Dosing of the two medications adhered to the approved dosing in their respective product labels. Standard doses of mixed amphetamine salts were administered as 10 milligrams (mg) on days four to six, 20 mg on days seven to 13 and 30 mg on days 14 to 21. Standard doses of atomoxetine were administered as 0.5 mg per kilogram (kg) of body weight on days four to six and 1.2 mg/kg on days seven to 21.

The researchers observed the participants in four "simulated" classroom sessions (known as analog classrooms), each on a Saturday and lasting 12 hours. At the first visit after completion of an adequate washout interval, children received placebo. This was followed by sessions on active drug at weeks one, two and three. The investigators measured SKAMP scores before the children received active medication (baseline) and during each of the three treatment weeks at 2.5-hour increments during the 12-hour classroom sessions.

Both mixed amphetamine salts and atomoxetine had similar tolerability profiles. The majority of side effects reported during the trial were mild or moderate and similar to those seen in previous clinical trials of the medications. These included decreased appetite, difficulty falling asleep and headache for both medications, and vomiting, somnolence and nausea for atomoxetine.

"As a stimulant medication, which as a class have been used safely and effectively in ADHD treatment for more than 60 years, once-daily mixed amphetamine salts helps provide the long-acting treatment children with ADHD need, helping them achieve their full potential inside and outside the classroom." said Dr.Wigal.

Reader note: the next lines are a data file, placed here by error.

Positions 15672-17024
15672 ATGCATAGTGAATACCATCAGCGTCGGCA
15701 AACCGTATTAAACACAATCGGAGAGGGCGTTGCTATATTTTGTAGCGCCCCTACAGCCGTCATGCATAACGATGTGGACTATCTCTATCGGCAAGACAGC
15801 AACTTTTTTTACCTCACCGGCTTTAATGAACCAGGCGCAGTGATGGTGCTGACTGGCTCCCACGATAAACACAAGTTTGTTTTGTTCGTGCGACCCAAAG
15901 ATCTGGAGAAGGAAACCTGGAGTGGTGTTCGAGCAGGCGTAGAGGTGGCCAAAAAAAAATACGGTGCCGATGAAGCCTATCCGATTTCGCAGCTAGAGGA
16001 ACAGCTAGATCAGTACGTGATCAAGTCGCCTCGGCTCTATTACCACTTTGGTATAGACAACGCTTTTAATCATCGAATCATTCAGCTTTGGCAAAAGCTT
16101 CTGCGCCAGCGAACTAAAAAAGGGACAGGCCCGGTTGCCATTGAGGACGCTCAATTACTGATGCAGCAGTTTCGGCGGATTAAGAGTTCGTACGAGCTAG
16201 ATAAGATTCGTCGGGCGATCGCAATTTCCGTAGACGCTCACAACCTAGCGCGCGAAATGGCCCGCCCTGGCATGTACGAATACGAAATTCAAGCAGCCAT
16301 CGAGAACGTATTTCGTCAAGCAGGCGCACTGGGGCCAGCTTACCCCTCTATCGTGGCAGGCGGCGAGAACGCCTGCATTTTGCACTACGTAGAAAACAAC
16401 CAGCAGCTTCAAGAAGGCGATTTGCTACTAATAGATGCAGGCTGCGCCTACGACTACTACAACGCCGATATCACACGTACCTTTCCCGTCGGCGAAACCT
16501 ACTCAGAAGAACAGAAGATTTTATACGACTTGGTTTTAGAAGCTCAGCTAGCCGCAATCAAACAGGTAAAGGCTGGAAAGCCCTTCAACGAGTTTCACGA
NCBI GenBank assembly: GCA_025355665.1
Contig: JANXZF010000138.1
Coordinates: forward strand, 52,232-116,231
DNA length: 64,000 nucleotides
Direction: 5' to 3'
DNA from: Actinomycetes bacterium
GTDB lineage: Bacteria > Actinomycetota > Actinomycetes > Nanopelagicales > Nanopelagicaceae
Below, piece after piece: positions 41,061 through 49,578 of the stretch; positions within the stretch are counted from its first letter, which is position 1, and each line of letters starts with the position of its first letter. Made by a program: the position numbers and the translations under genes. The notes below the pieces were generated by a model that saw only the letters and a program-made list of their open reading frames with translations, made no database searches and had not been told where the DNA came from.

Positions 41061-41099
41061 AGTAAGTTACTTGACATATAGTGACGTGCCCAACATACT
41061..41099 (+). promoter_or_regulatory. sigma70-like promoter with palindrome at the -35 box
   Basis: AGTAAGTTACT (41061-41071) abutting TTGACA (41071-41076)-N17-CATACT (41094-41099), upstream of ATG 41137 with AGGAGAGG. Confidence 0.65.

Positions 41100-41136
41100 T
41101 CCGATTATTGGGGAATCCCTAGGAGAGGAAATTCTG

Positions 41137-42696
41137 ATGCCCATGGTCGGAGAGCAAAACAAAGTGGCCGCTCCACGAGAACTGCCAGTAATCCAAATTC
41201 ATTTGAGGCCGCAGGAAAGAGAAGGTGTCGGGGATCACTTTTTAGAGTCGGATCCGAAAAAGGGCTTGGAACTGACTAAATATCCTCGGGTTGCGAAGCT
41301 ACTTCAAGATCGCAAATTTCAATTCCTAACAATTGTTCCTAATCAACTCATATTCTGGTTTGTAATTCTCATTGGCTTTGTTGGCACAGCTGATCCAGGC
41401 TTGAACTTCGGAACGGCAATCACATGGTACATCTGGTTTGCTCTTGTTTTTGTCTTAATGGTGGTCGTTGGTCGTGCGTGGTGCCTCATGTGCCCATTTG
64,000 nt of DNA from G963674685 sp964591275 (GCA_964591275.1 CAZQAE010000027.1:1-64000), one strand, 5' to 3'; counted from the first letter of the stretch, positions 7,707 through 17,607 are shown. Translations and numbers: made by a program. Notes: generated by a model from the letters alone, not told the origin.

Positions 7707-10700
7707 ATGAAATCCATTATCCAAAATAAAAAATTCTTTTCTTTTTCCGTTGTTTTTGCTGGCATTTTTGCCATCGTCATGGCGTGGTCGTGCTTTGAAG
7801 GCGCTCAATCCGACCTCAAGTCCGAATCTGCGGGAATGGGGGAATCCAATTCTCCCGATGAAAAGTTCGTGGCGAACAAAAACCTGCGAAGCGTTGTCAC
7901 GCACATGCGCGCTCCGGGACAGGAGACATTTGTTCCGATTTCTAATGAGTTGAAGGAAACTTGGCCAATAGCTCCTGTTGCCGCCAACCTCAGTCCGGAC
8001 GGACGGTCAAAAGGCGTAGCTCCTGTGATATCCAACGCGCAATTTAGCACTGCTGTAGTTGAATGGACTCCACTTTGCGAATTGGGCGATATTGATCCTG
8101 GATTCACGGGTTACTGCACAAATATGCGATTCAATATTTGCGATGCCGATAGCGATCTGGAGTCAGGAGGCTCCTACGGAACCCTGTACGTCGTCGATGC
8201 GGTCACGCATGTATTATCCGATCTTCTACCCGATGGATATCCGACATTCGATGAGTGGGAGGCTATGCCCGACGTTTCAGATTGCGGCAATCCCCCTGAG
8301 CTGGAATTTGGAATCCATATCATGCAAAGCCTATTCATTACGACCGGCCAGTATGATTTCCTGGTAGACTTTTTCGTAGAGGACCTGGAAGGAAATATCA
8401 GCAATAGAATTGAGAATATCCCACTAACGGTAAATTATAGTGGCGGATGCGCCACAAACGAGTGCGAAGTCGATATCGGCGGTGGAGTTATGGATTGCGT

The study was supported by Shire Pharmaceutical Development Inc.

About ADHD
Although many people tend to think of ADHD as a childhood problem, up to 66 percent of children with ADHD may still exhibit symptoms into adulthood, according to the National Institute of Mental Health. Although there is no cure for ADHD, physicians and advocates are finding ways to help people with the condition learn to adapt to their school, home, social and work settings. ADHD usually can be successfully managed with a combination of treatments, such as medication and structured coping techniques. Psychostimulants, medications that stimulate areas of the brain that control attention, impulses, and self-regulation of behavior, remain among the most successful treatments for people with ADHD. In fact, at least 70 percent of children with ADHD respond positively to psychostimulants. Medication should be considered part of an overall multi-modal treatment plan for ADHD. For further information on ADHD please visit,, or